Linux Hibernation Documentation


Recently I’ve been curious about how hibernation works on Linux, as it’s an interesting interaction between hardware and software. There are some notes in the Arch wiki and the kernel documentation (as well as some kernel documentation on debugging hibernation and on sleep states more generally), and of course the ACPI Specification

The Formal Definition

ACPI (Advanced Configuration and Power Interface) is, according to the spec, “an architecture-independent power management and configuration framework that forms a subsystem within the host OS” which defines “a hardware register set to define power states.”

ACPI defines four global system states G0, working/on, G1, sleeping, G2, soft off, and G3, mechanical off1. Within G1 there are 4 sleep states, numbered S1 through S4. There are also S0 and S5, which are equivalent to G0 and G2 respectively2.


According to the spec, the ACPI S1-S4 states all do the same thing from the operating system’s perspective, but each saves progressively more power, so the operating system is expected to pick the deepest of these states when entering sleep. However, most operating systems3 distinguish between S1-S3, which are typically referred to as sleep or suspend, and S4, which is typically referred to as hibernation.

S1: CPU Stop and Cache Wipe

The CPU caches are wiped and then the CPU is stopped, which the spec notes is equivalent to the WBINVD instruction followed by the STPCLK signal on x86. However, nothing is powered off.

S2: Processor Power off

The system stops the processor and most system clocks (except the real time clock), then powers off the processor. Upon waking, the processor will not continue what it was doing before, but instead use its reset vector4.

S3: Suspend/Sleep (Suspend-to-RAM)

Mostly equivalent to S2, but hardware ensures that only memory and whatever other hardware memory requires are powered.

S4: Hibernate (Suspend-to-Disk)

In this state, all hardware is completely powered off and an image of the system is written to disk, to be restored from upon reapplying power. Writing the system image to disk can be handled by the operating system if supported, or by the firmware.

Linux Sleep States

Linux has its own set of sleep states which mostly correspond with ACPI states.


This is a software only sleep that puts all hardware into the lowest power state it can, suspends timekeeping, and freezes userspace processes.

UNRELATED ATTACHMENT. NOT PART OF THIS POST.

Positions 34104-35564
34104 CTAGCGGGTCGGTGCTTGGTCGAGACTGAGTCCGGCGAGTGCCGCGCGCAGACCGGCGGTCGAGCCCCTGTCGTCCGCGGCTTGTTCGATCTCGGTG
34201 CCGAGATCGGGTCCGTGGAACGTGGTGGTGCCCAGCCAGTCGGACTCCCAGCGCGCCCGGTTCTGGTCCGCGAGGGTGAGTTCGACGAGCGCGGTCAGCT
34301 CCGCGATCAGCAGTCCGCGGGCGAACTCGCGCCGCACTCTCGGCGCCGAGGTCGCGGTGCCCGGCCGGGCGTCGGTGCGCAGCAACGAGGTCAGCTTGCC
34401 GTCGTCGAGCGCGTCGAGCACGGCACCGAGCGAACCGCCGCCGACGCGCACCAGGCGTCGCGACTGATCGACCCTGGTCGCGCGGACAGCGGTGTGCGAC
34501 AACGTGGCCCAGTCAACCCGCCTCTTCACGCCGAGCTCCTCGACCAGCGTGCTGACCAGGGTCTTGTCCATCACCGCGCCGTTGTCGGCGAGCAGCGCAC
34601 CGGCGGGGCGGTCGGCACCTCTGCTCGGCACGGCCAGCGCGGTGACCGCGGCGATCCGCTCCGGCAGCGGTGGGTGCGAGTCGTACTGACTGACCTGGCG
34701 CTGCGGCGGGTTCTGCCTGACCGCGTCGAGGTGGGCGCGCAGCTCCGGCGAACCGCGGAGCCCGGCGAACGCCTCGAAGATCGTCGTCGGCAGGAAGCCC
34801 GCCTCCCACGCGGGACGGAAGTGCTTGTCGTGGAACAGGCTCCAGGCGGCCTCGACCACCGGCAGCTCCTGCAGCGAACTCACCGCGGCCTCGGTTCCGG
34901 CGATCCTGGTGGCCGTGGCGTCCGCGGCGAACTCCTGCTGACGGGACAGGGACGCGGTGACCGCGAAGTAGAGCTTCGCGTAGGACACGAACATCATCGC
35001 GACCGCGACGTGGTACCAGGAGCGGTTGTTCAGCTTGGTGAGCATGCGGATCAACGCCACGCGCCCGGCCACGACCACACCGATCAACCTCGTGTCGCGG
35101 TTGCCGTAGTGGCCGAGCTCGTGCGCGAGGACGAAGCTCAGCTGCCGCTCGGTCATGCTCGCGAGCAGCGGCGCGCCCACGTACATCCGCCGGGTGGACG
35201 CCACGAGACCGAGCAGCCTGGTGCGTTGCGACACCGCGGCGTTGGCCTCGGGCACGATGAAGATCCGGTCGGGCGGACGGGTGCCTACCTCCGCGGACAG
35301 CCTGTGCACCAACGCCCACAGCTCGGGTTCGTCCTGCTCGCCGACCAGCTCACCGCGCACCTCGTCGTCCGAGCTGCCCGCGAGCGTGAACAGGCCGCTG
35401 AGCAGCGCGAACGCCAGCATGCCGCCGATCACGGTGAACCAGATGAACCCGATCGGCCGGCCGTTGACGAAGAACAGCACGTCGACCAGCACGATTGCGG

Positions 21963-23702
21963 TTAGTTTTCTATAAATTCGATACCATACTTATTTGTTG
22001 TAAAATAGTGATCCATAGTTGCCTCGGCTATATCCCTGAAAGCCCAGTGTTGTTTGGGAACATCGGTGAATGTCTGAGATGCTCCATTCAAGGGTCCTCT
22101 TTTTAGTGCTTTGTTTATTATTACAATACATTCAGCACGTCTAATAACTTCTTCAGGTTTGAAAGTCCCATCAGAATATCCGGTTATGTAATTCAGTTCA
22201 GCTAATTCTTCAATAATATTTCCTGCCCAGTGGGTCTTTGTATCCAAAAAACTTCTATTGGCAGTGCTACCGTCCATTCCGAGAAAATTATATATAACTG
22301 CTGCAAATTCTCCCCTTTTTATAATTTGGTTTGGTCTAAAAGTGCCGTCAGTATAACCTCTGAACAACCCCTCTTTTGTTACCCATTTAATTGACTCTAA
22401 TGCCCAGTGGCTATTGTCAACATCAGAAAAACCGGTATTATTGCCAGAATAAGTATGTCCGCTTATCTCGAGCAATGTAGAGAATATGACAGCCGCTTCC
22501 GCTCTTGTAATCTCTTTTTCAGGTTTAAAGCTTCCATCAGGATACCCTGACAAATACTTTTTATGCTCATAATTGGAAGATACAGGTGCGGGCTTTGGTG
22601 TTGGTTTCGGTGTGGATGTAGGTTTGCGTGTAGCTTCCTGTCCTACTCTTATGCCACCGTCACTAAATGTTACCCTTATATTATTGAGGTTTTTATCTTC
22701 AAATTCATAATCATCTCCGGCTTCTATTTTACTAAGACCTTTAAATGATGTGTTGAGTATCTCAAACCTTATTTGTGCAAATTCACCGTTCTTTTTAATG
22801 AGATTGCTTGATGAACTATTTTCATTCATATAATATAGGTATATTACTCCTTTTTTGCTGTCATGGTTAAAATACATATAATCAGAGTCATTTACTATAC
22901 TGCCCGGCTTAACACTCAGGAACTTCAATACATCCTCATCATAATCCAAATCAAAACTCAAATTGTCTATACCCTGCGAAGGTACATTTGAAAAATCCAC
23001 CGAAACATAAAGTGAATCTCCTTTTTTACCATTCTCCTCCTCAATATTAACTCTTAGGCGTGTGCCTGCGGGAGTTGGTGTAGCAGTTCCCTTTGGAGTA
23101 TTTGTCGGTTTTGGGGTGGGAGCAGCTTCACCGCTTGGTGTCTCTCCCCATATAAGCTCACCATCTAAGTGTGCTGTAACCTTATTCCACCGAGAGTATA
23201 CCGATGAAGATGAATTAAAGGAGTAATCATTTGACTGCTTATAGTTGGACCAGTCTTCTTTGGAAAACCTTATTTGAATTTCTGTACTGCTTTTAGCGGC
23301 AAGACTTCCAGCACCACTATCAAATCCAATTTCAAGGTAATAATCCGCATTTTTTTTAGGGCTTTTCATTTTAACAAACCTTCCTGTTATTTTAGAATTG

All userspace and some kernel threads5, except those tagged with PF_NOFREEZE, are frozen before the system enters a sleep state. Frozen tasks are sent to the __refrigerator(), where they set TASK_UNINTERRUPTIBLE and PF_FROZEN and infinitely loop until PF_FROZEN is unset6.

This prevents these tasks from doing anything during the imaging process. Any userspace process running on a different CPU while the kernel is trying to create a memory image would cause havoc. This is also done because any filesystem changes made during this would be lost and could cause the filesystem and its related in-memory structures to become inconsistent. Also, creating a hibernation image requires about 50% of memory free, so no tasks should be allocating memory, which freezing also prevents.


This is equivalent to ACPI S1.


This is equivalent to ACPI S3.


Hibernation is mostly equivalent to ACPI S4 but does not require S4, only requiring “low-level code for resuming the system to be present for the underlying CPU architecture” according to the Linux sleep state docs.

To hibernate, everything is stopped and the kernel takes a snapshot of memory. Then, the system writes out the memory image to disk. Finally, the system either enters S4 or turns off completely.

When the system restores power it boots a new kernel, which looks for a hibernation image and loads it into memory. It then overwrites itself with the hibernation image and jumps to a resume area of the original kernel7. The resumed kernel restores the system to its previous state and resumes all processes.

Hybrid Suspend

Hybrid suspend does not correspond to an official ACPI state, but instead is effectively a combination of S3 and S4. The system writes out a hibernation image, but then enters suspend-to-RAM. If the system wakes up from suspend it will discard the hibernation image, but if the system loses power it can safely restore from the hibernation image.

  1. The difference between soft and mechanical off is that mechanical off is “entered and left by a mechanical means (for example, turning off the system’s power through the movement of a large red switch)” 

  2. It’s unclear to me why G and S states overlap like this. I assume this is a relic of an older spec that only had S states, but I have not as yet found any evidence of this. If someone has any information on this, please let me know and I’ll update this footnote. 

  3. Of the operating systems I know of that support ACPI sleep states (I checked Windows, Mac, Linux, and the three BSDs8), only MacOS does not allow the user to deliberately enable hibernation, instead supporting a hybrid suspend it calls safe sleep 

  4. “The reset vector of a processor is the default location where, upon a reset, the processor will go to find the first instruction to execute. In other words, the reset vector is a pointer or address where the processor should always begin its execution. This first instruction typically branches to the system initialization code.” Xiaocong Fan, Real-Time Embedded Systems, 2015 

  5. All kernel threads are tagged with PF_NOFREEZE by default, so they must specifically opt-in to task freezing. 

  6. This is not from the docs, but from kernel/freezer.c which also notes “Refrigerator is place where frozen processes are stored :-).” 

  7. This is the operation that requires “special architecture-specific low-level code”. 

  8. Interestingly NetBSD has a setting to enable hibernation, but does not actually support hibernation